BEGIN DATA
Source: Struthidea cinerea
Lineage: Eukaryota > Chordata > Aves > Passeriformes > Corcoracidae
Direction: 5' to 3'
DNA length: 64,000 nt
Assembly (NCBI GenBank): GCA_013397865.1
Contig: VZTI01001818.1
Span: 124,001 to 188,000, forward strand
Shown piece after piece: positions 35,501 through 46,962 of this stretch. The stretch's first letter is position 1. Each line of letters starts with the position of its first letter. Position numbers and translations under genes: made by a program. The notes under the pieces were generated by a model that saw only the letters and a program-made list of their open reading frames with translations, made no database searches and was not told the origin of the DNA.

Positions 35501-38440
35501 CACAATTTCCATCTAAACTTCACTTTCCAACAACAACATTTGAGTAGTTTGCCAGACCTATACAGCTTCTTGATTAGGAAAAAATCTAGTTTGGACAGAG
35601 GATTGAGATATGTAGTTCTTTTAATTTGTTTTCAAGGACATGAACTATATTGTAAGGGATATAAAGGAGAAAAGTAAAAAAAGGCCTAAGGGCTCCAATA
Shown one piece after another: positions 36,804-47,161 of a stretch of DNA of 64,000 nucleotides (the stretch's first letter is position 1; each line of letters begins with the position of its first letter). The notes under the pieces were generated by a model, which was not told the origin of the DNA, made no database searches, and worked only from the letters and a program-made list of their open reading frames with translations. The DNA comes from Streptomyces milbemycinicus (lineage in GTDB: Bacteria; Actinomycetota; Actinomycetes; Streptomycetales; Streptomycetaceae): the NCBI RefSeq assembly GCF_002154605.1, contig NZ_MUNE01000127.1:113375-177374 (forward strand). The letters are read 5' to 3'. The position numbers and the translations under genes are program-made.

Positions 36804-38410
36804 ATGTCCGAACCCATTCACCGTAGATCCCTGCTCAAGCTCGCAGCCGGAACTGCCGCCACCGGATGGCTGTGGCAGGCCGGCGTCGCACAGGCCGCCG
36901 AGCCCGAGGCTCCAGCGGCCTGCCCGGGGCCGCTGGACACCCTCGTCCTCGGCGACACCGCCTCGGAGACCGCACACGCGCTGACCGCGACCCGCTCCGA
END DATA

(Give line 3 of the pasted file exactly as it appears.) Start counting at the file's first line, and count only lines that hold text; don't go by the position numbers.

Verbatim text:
Direction: 5' to 3'